4 ways to stay out of trouble at this year’s Christmas party

It’s the end of the year and most of us want to kick off our shoes and have some fun. And while the work Christmas party is a great way to celebrate, it pays to be aware of inappropriate behaviours and how to avoid them.

SEEK research has uncovered what most of us think of as behaviour to be avoided at Christmas parties. We asked SEEK’s Resident Psychologist Sabina Read how to best prepare for these situations and stay out of trouble this festive season.

1. Talking inappropriately about your work, boss or colleagues

Socialising with your colleagues outside of work can be great. You get to see them in a different context, talk about things other than work and spend time with people you don’t often talk with. But the combination of end-of -year fatigue, the desire to celebrate and the availability of alcohol can let behaviour and words go unchecked.

A work Christmas party isn’t the time to bring up grievances or start difficult conversations. “Negativity is contagious and can bring our mood down, and can lead us to wonder if the same person could talk about us in the same disparaging tone,” says Read.

If you think you might start talking inappropriately, ask a collegue to keep an ear out and nudge you or interrupt if things go down that path. If a colleague starts bad-mouthing a co-worker, you can make an excuse to exit or steer the conversation in another direction.

2. Drinking too much or appearing intoxicated

“High levels of alcohol consumption take away our inhibitions, affecting our attention, behaviour and decision making,” Read says. “Although work parties are social and celebratory events, they’re still work functions, and require a level of professionalism.”

If you’re someone who likes a drink, alternate alcoholic drinks with water, make sure you eat enough food and find a buddy to keep you accountable, so things don’t get out of hand. “Making an agreed time to leave the function by pre-ordering transport is also a useful strategy,” Read says.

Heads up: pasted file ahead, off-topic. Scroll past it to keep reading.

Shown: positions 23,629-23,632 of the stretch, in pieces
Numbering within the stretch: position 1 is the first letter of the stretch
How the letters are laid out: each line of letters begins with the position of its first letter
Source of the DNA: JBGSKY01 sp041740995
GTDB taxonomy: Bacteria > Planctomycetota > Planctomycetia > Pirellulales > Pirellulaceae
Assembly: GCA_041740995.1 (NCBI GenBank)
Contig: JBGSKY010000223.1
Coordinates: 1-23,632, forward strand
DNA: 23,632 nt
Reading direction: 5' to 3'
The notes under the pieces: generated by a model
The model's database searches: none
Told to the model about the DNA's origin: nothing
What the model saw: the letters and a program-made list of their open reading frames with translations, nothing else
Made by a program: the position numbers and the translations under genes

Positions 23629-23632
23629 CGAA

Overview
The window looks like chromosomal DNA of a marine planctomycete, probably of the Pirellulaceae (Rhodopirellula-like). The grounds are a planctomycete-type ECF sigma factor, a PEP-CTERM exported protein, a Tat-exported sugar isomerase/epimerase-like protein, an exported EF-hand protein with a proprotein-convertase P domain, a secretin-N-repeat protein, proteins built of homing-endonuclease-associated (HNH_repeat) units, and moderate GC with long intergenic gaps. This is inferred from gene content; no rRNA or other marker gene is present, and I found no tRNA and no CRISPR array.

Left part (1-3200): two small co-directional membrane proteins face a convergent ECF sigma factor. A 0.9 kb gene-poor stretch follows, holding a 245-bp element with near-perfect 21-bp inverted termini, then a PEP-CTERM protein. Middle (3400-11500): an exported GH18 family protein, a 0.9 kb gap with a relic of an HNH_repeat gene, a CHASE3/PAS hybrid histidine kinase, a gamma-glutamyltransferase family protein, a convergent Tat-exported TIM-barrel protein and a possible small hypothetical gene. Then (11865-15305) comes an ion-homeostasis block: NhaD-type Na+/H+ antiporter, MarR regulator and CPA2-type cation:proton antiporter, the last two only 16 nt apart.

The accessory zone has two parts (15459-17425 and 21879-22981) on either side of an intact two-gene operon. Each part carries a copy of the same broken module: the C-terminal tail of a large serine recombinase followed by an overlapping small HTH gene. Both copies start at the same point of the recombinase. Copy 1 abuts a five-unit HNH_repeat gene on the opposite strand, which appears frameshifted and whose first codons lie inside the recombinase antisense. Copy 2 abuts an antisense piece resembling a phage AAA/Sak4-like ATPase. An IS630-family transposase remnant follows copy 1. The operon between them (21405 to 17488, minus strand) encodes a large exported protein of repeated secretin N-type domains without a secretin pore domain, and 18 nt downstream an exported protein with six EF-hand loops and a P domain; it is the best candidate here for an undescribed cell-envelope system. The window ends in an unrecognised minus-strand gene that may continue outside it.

3. Being overly affectionate with a colleague in front of others

It can be uncomfortable seeing people be intimate, especially your colleagues. “Public displays of affection can feel awkward at the party and also later when everyone has returned to work,” Read says. Even though it’s a party, you are in a work environment, so the boundaries around physical contact still apply.

4. Sharing information that wouldn’t otherwise be shared

It’s tempting to gossip at an office party, but while social functions can help you bond with your colleagues, it’s important to keep a sense of what’s professional. “If you witness oversharing by a colleague that makes you or the recipient feel uncomfortable, call out the behaviour by letting the offender know that what’s been said doesn’t feel right,” Read says. “When we observe and accept other people’s offending behaviour, we send a message that the behaviour is acceptable and can inadvertently normalise toxic and damaging behaviours.”

The key to a fun and incident-free work party is being aware of your behaviour and how it impacts others, and letting colleagues know if something doesn’t feel right. By keeping these tips in mind, you can enjoy the year’s hard work and have a great time with your colleagues without any red faces or repercussions.